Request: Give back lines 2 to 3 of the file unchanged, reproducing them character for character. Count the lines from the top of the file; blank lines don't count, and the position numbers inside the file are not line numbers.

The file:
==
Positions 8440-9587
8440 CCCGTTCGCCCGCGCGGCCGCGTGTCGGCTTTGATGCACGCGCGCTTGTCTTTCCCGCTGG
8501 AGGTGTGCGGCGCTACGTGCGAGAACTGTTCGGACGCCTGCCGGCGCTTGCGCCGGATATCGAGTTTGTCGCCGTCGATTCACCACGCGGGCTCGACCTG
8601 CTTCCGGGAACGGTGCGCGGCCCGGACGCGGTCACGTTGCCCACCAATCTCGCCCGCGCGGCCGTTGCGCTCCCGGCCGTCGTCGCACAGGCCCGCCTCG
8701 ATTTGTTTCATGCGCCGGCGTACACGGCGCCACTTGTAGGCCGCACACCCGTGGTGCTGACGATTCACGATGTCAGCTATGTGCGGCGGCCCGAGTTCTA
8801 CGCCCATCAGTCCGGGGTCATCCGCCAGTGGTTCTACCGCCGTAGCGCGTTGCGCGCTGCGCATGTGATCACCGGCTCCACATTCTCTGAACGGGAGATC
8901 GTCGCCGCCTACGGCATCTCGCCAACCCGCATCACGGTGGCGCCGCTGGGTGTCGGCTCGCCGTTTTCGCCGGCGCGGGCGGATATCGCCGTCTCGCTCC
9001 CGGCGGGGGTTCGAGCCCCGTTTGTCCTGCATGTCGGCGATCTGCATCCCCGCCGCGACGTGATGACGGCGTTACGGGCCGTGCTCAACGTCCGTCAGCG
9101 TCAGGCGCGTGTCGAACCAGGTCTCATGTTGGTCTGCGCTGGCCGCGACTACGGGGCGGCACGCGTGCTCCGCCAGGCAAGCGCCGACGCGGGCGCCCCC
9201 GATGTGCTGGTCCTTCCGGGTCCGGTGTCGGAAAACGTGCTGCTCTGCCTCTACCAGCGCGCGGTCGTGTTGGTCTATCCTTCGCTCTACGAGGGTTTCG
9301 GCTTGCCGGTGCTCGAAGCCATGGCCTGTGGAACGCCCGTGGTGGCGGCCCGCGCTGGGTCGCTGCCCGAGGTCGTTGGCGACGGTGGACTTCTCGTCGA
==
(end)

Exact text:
8440 CCCGTTCGCCCGCGCGGCCGCGTGTCGGCTTTGATGCACGCGCGCTTGTCTTTCCCGCTGG
8501 AGGTGTGCGGCGCTACGTGCGAGAACTGTTCGGACGCCTGCCGGCGCTTGCGCCGGATATCGAGTTTGTCGCCGTCGATTCACCACGCGGGCTCGACCTG